I'd be surprised if they can fight for either title, but podiums and perhaps the odd win should be achievable.

Force India:
Great start, and a real surprise, for me. Strong race pace, perhaps a shade slower in qualifying. However, they have suffered some serious pit stop woe (hopefully that's a one-off).

Sutil really hit the ground running this year, and Di Resta's also been driving solidly. They should aim to get the odd podium and try to finish ahead of everyone outside the top four.

Whilst not a title contender in either race, Force India has had the strongest start of the season of any midfield team, even outscoring McLaren.

Managed to have the strongest car last year, few regulation changes and become the sixth fastest this year. Poor in qualifying, slightly better in the race, which is unacceptably bad from one of the biggest teams in the sport.

Button had some bad luck when a pit stop only bolted on three tyres rather than the traditional four, but even so he wouldn't be miles higher in the table. Perez, like Grosjean, had a ropey start to the year but hard racing in Bahrain netted him some nice points and may bode well for later on.

Unless the big upgrades planned for Spain work well, immediately, they're out of both title races. If they work well then there's a chance that they could feature (worth recalling Ferrari's 2012 upgrades at this time worked very nicely and really helped Alonso out).

Toro Rosso:
A bit of an anonymous car. Not bad enough to be noteworthy, not good enough to be remarkable. Aside from a strong performance by Ricciardo in China, that is.

Ricciardo had a great qualifying and strong race in China to start and finish seventh, but Vergne's sole point came from a tenth-placed finish. However, they'll be glad to be ahead of the Williams team and Gutierrez.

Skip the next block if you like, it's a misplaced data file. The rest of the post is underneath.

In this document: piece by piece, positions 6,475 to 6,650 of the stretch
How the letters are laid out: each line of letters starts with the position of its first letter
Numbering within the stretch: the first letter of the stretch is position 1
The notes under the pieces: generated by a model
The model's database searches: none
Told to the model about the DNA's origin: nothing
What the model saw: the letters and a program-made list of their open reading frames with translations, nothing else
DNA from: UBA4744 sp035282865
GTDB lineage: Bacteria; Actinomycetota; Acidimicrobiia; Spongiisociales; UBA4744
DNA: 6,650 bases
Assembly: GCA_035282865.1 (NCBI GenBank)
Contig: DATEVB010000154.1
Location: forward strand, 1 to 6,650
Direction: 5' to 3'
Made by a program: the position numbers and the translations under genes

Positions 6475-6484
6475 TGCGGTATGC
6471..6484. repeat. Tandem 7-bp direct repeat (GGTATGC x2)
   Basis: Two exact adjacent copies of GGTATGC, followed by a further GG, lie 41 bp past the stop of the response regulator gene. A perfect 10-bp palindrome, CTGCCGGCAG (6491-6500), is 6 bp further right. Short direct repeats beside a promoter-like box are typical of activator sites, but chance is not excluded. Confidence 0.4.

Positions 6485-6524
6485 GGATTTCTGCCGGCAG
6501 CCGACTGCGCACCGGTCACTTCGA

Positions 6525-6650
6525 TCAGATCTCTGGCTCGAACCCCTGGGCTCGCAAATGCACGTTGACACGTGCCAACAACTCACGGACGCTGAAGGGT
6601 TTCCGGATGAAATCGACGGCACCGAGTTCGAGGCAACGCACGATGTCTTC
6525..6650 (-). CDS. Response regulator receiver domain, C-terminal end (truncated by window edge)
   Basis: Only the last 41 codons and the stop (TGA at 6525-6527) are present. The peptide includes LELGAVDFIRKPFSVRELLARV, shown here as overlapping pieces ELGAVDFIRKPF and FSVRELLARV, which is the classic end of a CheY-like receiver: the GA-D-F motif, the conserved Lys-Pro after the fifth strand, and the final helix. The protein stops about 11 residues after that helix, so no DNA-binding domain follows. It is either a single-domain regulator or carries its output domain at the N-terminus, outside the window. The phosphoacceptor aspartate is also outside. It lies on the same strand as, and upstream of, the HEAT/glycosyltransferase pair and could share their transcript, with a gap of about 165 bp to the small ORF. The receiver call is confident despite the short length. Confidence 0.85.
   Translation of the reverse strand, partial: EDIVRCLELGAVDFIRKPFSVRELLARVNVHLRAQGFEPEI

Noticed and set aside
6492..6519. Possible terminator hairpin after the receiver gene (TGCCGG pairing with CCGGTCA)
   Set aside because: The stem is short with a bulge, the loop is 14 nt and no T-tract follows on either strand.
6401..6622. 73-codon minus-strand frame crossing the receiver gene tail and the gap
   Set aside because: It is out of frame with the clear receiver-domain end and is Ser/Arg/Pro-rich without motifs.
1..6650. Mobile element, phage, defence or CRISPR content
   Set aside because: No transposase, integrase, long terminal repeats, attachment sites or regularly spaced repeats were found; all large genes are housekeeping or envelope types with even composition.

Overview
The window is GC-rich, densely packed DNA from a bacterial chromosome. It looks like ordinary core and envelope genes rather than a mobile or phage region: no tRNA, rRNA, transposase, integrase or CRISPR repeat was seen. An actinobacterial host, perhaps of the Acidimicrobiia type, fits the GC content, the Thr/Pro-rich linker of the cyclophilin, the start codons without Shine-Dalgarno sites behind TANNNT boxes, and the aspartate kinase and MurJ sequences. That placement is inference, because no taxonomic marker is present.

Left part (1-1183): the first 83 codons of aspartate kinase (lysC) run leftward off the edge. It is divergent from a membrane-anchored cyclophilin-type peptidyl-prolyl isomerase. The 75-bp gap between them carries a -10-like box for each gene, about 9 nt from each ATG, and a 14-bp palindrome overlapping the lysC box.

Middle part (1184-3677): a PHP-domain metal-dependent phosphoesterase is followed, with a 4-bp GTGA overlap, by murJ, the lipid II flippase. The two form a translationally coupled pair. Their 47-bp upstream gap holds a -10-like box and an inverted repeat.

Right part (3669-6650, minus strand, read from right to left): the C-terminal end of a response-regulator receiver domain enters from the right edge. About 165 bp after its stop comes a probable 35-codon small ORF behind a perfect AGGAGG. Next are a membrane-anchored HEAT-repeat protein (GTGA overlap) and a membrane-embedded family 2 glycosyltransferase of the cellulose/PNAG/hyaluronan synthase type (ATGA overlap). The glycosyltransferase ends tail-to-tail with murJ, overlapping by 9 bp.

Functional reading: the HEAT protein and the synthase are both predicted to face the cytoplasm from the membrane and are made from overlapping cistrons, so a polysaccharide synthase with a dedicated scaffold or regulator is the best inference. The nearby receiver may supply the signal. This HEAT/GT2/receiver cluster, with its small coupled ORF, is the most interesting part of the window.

Definition of a midfield team. In the running for occasional points, unlikely to leave in Q1.

Very disappointing after a cracking season last year, which saw them score four podiums.

Gutierrez struggles to escape Q1, and although I rate Hulkenberg the German's also failed to score many points. Qualifying is too weak and they need to improve.

With the possible exception of Williams, Sauber should be the most disappointed of the midfield teams, compared to last season. And, if he doesn’t improve, I'd fire Gutierrez.

The most disappointing midfield team. They underperformed last year with a strong car, but this year the car's gone dramatically backwards and it may well be the worst team excepting Caterham and Marussia.

Bottas was tipped by many, including me, to be rookie of the year but he's finding it difficult to escape Q1. Maldonado's harder to assess. He hasn't had any accidents but it's hard to say whether it's down to him or the car that he hasn't scored a single point in four races.

If Williams can't improve the car significantly they may wish to jack in the 2013 development and focus heavily on 2014.

They seem to have taken a fair step forwards and now have KERS, but still seem a distance away from troubling the scorers which, in their fourth season, is not great.

Jules Bianchi is perhaps the best performing of the new drivers, regularly outclassing Chilton and both Caterhams by a large margin. He may well get a drive elsewhere, especially if Gutierrez and Bottas don't improve.

The worst team on the grid, although they did have a better race in Bahrain. Pic jumped ship from Marussia but that doesn't look so wise now and he, along with Van Der Garde, have seen the ghost of driver past (Kovalainen) return to provide some development assistance.

Their main hope is that next year there are significant regulation changes.

Incidentally, I've backed (with a small stake) Raikkonen for the title at 7.4. My thinking is that his car is kind to its tyres, he's very fast and very reliable and I expect him to be in the hunt throughout the season. Hopefully that'll mean his odds will shorten nicely to enable hedging.

The Spanish Grand Prix is next up (10-12 May). I'd expect hefty upgrades for just about everyone, but perhaps the most interesting team to watch out for is McLaren. The order may well be rejigged a bit, but I'd be surprised if there were enormous changes.

As always, comments, tips, questions and cogitations are all welcome in the comments section.

Morris Dancer